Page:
3. Better for Microsoft to fail when it has the luxury -- and learn from it
Microsoft needs to figure out what Windows is going to be from now on, especially with the PC space mutating and fragmenting. The only way to do that may be to gamble with the next release of Windows and see what happens.
If Microsoft has safety nets in place, with both Windows 7 as a fallback and the diversity of the company generally, it can afford to use Windows 8 as an experiment. It's a wide-ranging attempt for Redmond to get a piece of the tablet market, which took on a life of its own entirely without Microsoft.
Microsoft has a bad track record for letting new markets get away. Windows Phone 7 is only the most recent example -- don't forget Bing, Zune, or the Kin "social phone" project.
People forget, though, that a company the size of Microsoft has the luxury of failing, as long as it doesn't overcommit itself. Sometimes those failures pay off; the Xbox was considered a joke when it was first introduced and now it's outrageously successful.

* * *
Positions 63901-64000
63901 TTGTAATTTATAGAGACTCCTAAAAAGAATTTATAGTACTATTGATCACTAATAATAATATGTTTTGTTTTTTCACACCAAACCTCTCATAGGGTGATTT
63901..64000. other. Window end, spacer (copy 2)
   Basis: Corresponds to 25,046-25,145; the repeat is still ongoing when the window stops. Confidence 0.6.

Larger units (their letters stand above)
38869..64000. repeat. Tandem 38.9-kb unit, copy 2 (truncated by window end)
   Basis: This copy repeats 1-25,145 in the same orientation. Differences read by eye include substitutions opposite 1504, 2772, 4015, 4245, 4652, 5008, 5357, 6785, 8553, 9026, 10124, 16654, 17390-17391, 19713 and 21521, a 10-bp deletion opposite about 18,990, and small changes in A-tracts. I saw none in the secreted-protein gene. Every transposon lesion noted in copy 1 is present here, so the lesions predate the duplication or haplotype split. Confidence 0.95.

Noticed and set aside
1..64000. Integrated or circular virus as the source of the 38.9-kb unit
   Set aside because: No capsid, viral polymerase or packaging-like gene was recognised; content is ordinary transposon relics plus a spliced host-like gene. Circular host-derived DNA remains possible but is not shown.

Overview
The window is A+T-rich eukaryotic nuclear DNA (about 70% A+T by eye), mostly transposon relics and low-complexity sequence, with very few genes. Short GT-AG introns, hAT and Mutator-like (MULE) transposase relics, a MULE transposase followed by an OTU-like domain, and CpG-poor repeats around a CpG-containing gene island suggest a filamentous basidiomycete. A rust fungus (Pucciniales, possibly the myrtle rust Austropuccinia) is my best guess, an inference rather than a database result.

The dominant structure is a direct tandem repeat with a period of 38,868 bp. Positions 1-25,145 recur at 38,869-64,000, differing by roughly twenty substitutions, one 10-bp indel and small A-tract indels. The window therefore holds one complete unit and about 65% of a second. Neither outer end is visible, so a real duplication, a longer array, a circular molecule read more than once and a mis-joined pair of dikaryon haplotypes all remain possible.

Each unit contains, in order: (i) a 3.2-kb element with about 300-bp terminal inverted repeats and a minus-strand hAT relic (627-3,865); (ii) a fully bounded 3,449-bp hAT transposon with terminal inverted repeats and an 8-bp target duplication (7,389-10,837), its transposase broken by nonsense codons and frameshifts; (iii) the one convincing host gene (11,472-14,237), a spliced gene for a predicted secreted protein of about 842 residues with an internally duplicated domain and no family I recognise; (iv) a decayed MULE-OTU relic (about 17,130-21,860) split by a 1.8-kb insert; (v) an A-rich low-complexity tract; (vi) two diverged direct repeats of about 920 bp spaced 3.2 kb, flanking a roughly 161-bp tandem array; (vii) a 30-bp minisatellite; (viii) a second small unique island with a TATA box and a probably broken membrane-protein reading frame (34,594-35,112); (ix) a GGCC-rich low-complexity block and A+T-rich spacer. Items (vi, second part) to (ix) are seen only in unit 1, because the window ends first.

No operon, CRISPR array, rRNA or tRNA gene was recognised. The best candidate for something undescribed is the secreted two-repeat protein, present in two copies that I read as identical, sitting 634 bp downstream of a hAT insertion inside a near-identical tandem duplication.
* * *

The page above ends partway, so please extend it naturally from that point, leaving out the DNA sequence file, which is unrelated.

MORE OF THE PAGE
Microsoft's game to lose?
The Windows 8 experiment may not give Microsoft a success anywhere near the scale of Windows 7, but I honestly don't think that's what the company is shooting for. Microsoft did this to shake up its own complacency about the desktop, to see what is possible outside of the usual keyboard-and-mouse metaphor.
Microsoft also did this to get software developers along for the ride, so they won't abandon Windows in favor of touch-centric environments. Metro is going to be a long road, much as .Net has been. It's an attempt to apply what Microsoft learned from its phone interfaces to the desktop. There's no guarantee that experiment will be successful. If it fails, it's best that failure occurs while Windows users still have the option to stay with what they know and trust. Yes, I think Metro is a poor fit for big screens, but Microsoft is gambling that the next wave of major computer purchases won't be devices that have big displays anyway.
In short, Microsoft needs to gamble, and right now might well be the best time for the company to do it. The company needs to learn from its mistakes as quickly and nimbly as they can -- and then turn around and make Windows 9 exceed all of our expectations. Because if Microsoft doesn't ... well, then there might well be a Mac in my future after all.
This story, "Why Microsoft can afford to lose with Windows 8," was originally published at InfoWorld.com. Get the first word on what the important tech news really means with the InfoWorld Tech Watch blog. For the latest developments in business technology news, follow InfoWorld.com on Twitter.